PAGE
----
Wow. Our experiment is off to a great start—let's see if we can finish it off sooner than expected.
Since the killing of Osama bin Laden, stories have trickled out about various aspects of the May 1 raid, with details ranging from enlightening to confusingly macabre. Headline-ready tidbits—the CIA's DNA collection operation in Abbottabad, a rejected Al Qaeda plot involving sword-twirling death tractors, or Osama's porno collection, for example—all appeared to slightly redeem American intelligence services, paint Al Qaeda as incurably vulnerable, and/or humiliate Pakistan and the ISI.
But Sunday's news story regarding the aftermath of the bin Laden mission kind of reads like the Chinese got the last chuckle. US officials are claiming that, with the blessing of Pakistani officials, Chinese military engineers were permitted to take photos of and extract samples from the abandoned US Black Hawk stealth helicopter that crashed into the Abbottabad compound, according to the Financial Times:
"The US now has information that Pakistan, particularly the ISI, gave access to the Chinese military to the downed helicopter…" said one person in intelligence circles…The Chinese engineers were allowed to survey the wreckage and take photographs of it, as well as take samples of the special "stealth" skin that allowed the American team to enter Pakistan undetected by radar, he said…
"The Chinese would have enormous interest in this newfangled technology," said [a senior US government official]. "They [Seals] did not blow the thing up for no reason," he said.
(Predictably, Pakistani military and government officials have emphatically denied the story, with Foreign Office spokeswoman Tehmina Janjua calling the Financial Times report "baseless and speculative.")
The most depressing thing about this revelation wasn't China's speedy opportunism, the potential compromise of classified information, or even Pakistan's knee-jerk betrayal. It was precisely that nothing about any of this was surprising at all. Allies or not, legal or not, everybody involved acted accordingly. Josh Vorhees of Slate bluntly and correctly described the news item as one that "[w]e all pretty much saw…coming." Hell, Fareed Zakaria called this one back in mid-May during an interview on CNN (emphasis my own):
What would happen if we were to cut [off US aid to Pakistan]? They would harbor al Qaeda terrorists in their territory? They already do that. They would cooperate with other countries? They're already telling the Chinese that they can take a look at the helicopter that went down. So everything that we feared that they could do, they're already doing.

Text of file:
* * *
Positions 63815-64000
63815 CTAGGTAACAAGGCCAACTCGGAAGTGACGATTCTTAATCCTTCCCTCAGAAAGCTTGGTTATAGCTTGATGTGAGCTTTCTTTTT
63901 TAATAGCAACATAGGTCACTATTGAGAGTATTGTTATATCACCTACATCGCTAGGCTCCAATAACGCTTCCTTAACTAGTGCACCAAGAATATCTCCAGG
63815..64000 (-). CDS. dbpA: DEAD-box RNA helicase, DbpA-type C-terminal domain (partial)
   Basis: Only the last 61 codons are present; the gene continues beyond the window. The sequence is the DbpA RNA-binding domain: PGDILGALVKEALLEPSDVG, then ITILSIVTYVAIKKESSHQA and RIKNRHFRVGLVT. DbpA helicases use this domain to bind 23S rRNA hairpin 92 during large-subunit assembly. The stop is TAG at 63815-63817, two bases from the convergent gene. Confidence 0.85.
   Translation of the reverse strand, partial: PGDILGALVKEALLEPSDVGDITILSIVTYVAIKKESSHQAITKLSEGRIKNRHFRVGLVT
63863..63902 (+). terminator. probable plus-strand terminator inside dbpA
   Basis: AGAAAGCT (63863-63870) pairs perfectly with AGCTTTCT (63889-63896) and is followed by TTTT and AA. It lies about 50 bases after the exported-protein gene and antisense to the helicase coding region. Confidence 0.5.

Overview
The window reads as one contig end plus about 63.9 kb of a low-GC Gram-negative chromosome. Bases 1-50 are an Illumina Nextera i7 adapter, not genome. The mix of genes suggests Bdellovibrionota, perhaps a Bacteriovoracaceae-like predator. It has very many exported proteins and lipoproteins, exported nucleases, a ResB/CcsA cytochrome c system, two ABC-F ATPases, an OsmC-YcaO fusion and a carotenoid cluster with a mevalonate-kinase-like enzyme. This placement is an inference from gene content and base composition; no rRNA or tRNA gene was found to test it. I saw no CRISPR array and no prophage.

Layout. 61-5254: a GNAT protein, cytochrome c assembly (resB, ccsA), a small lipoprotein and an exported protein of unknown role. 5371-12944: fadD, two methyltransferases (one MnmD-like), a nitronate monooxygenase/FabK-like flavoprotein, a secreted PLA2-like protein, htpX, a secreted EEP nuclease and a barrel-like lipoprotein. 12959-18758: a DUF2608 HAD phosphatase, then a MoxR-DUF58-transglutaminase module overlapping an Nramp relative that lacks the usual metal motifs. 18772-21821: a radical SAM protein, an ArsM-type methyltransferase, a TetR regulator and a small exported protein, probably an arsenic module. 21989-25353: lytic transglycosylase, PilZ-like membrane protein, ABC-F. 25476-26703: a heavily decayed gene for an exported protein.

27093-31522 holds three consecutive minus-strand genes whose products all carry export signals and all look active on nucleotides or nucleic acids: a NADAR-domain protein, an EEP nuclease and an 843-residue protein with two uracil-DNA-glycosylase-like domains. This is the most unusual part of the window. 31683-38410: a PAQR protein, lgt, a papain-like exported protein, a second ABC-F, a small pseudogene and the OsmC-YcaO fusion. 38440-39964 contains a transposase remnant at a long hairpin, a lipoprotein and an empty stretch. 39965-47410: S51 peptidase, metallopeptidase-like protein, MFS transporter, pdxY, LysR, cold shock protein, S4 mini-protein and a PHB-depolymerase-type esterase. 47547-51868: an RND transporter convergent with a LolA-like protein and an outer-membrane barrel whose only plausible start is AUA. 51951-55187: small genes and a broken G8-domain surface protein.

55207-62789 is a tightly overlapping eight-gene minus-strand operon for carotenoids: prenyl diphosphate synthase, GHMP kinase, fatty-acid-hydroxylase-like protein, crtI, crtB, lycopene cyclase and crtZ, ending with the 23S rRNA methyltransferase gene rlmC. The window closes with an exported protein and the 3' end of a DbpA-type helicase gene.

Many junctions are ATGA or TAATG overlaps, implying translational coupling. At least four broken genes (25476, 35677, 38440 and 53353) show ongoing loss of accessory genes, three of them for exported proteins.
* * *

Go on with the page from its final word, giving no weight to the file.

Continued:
Along with the customary tension between US and Pakistani intelligence agencies, the chief reasons for the alleged cooperation with Chinese officials are glaringly simple: money and arms. China's increasing willingness to provide both means the Pakistanis see it as a dependable ally—one they will need in the future, especially since powerful elements within the Pakistani elite operate in the framework of a future war with India. Reuters reports (emphasis my own):
Despite the billions in [American] aid, Pakistan still considers China a more reliable ally than the United States. China is a major investor in predominantly Muslim Pakistan in areas such as telecommunications, ports and infrastructure. The countries are linked by a Chinese-built road pushed through Pakistan's northern mountains.
Trade with Pakistan is worth almost $9 billion a year for Pakistan, and China is its top arms supplier.
In the wake of attacks that left 11 people dead in the China's western region of Xinjiang in late July, Pakistan dispatched the ISI's Pasha to Beijing.
All of this news only helps to underscore the abysmal relationship between the United States and Pakistan, as well as Pakistan's own cynical approach to strategic and national interests. Pakistan working against American security goals in the region is, and has been for quite some time, a sad cliché.